It was anything but good luck for the Good Luck shell Wednesday at the 193rd running of the Royal St. John’s Regatta.
The boat suffered extensive damage in a collision during the first men’s race of the day and those who witnessed the accident, said they’d never seen anything quite like it.
No one was seriously injured when Quality Plus, with coxswain Dan Harte and rowing in the Miss Labatt, and Lamb’s, coxed by Diana Gibbonsn in the Good Luck, collided during the turning of the buoys. The Good Luck was damaged so badly it had to be taken out of competition.
Quality Plus coach John Barrington, who is also a member of the Regatta Committee, said Lamb’s, at Stake 5, was turning the buoy first and as Quality Plus was coming into the buoy from at Stake 4, the bow of the Miss Labatt shell hit the Good Luck shell near the No. 6 oar.
The hole produced in the $25,000 shell was estimated to be about four or five inches in diameter. It was taken out of competition for the rest of the day. There was no significant damage to the Miss Labatt.
The Good Luck turned over when the oarsmen pulled their oar to the side of the boat which made the boat unstable. When a few of the Quality Plus crew began to step into the safety boat, the shell started to roll over sending four or five of the crew into the water.
Joe Lake, who was wearing a life jacket in the safety boat, jumped into the water to assist the rowers.
Barrington said a few of the rowers sustained some bumps and bruise, but nothing serious. He said one of rescue boats bumped into the overturned shell after the rowers had been rescued.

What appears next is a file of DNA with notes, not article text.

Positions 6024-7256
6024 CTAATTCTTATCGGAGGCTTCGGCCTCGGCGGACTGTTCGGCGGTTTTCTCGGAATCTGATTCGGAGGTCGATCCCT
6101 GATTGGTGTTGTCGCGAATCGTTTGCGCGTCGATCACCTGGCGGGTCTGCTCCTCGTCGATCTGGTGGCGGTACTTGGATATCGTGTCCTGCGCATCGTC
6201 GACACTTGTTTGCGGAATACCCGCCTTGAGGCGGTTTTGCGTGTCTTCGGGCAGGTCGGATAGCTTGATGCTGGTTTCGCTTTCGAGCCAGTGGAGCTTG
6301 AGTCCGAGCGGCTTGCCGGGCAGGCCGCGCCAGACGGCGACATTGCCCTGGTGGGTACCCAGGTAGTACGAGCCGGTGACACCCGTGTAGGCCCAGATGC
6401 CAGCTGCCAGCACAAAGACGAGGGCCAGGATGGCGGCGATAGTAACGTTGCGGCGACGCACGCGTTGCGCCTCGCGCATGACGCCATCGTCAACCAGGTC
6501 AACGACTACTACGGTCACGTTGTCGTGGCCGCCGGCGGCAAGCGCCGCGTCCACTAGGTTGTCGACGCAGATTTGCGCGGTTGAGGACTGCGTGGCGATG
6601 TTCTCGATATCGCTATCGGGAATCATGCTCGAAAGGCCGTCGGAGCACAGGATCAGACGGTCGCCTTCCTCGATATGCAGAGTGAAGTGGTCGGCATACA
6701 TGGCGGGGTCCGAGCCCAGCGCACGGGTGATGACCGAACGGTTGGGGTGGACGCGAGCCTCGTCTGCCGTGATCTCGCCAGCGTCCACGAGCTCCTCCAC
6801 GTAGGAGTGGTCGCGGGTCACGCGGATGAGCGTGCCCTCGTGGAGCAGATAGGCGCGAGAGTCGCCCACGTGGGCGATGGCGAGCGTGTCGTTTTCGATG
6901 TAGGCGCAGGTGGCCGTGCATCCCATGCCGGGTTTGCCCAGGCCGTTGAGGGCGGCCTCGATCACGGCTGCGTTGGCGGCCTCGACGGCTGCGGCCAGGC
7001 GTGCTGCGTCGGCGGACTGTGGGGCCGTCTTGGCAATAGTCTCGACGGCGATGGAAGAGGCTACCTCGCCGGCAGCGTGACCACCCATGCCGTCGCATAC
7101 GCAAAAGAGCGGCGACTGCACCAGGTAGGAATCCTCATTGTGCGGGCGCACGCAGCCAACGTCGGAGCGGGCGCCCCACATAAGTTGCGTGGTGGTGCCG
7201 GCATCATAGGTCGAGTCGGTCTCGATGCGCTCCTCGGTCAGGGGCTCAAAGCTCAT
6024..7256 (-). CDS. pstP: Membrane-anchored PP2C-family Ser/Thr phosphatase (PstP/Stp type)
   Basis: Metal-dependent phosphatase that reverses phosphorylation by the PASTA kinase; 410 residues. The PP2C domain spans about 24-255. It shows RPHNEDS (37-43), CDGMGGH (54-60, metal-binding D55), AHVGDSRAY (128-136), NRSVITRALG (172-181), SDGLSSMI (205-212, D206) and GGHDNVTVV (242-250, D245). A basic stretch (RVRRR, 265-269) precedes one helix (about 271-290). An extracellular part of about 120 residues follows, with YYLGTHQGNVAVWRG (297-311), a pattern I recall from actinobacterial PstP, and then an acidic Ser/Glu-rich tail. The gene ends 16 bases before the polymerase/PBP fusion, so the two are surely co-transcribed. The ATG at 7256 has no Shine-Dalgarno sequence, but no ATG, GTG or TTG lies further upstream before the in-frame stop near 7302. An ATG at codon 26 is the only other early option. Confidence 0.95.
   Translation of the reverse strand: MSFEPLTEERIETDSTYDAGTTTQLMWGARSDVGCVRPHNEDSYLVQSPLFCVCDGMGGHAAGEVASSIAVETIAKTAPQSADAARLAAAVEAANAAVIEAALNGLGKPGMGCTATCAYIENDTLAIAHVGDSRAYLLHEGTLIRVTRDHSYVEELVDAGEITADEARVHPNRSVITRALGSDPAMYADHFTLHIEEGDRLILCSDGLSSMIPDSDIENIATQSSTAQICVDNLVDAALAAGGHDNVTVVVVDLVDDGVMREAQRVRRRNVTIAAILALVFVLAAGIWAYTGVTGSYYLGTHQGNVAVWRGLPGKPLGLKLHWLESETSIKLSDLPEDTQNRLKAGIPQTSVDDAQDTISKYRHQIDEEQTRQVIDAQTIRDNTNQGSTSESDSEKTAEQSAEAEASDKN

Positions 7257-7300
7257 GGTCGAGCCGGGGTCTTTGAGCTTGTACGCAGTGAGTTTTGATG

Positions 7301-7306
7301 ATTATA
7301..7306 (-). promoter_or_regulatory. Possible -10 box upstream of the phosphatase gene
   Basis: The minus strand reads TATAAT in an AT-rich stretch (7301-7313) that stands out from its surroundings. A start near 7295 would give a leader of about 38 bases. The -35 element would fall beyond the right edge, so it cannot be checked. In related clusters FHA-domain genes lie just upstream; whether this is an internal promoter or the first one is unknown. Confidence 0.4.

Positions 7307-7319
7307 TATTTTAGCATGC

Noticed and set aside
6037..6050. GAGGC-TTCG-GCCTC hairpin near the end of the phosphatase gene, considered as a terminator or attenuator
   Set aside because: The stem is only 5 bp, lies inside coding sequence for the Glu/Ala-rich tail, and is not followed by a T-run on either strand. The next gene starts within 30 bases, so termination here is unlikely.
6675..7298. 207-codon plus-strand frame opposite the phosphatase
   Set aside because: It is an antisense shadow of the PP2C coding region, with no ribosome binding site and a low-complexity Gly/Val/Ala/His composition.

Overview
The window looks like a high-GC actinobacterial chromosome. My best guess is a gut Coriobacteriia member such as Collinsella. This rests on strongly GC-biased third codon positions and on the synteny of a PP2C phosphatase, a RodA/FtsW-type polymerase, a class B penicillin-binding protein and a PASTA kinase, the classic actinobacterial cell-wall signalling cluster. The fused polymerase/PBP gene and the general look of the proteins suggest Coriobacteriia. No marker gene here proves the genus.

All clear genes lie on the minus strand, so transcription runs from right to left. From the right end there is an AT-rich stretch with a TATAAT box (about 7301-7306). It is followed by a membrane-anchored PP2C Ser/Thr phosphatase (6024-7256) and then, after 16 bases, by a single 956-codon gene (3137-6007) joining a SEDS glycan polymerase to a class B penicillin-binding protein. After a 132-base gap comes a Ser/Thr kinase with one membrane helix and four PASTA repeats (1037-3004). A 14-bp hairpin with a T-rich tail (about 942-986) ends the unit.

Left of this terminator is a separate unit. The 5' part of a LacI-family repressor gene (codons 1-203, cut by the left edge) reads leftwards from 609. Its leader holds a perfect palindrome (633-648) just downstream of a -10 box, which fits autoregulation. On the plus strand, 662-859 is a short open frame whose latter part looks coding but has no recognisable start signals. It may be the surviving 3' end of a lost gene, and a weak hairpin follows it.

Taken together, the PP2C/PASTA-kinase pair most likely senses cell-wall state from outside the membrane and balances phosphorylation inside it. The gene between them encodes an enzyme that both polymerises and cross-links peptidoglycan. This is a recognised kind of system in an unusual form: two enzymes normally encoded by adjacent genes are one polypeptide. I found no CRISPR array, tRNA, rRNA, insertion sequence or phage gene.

Barrington, a long time rower and member of the Regatta Hall of Fame, said he’s seen accidents before, but nothing like what happened Wednesday.
While Barrington wouldn’t comment on which boat was at fault, The Lamb’s crew was given permission to row for a time in the Memorial University Male Masters/Islander RV Male Midget Race to qualify for the Men’s championship Race. The team finished fourth in 10:21.61 and failed to qualify for the final.
Quality Plus did not row again.
“We have fairly strict right-of-way rules,” said Royal St. John’s Regatta president Wayne Young. “The first one in the buoy has the right of way, so the crew coming behind has to stop or slow (down).”
Regatta vice-president Don Kelly said, while he didn’t see the incident, he has talked briefly to both coxswains and crews.
“I don’t think it was the right time to get too involved with it in terms of what happened,” said Kelly.
“We just wanted to make sure everyone was OK.”
He said anytime there’s “a major incident like this,” it will be reviewed by the Regatta Committee.
Kelly said he has no idea if there will be any suspensions if a crew is ruled to be at fault.
He said the only thing the committee was concerned with was the safety of the crews as well as the people in the safety boat “because it was fairly traumatic for them, too.”
The vice-president said the committee will “take a look at all of the issues and see how we can improve things in the future.”
Kelly said there have been incidents on the pond over the years, but it’s been many years since something this serious in terms of damage and having to rescue people from the water.
“This is definitely a rare incident,” he added. “If it can happen to top crews, it can happen to anyone.”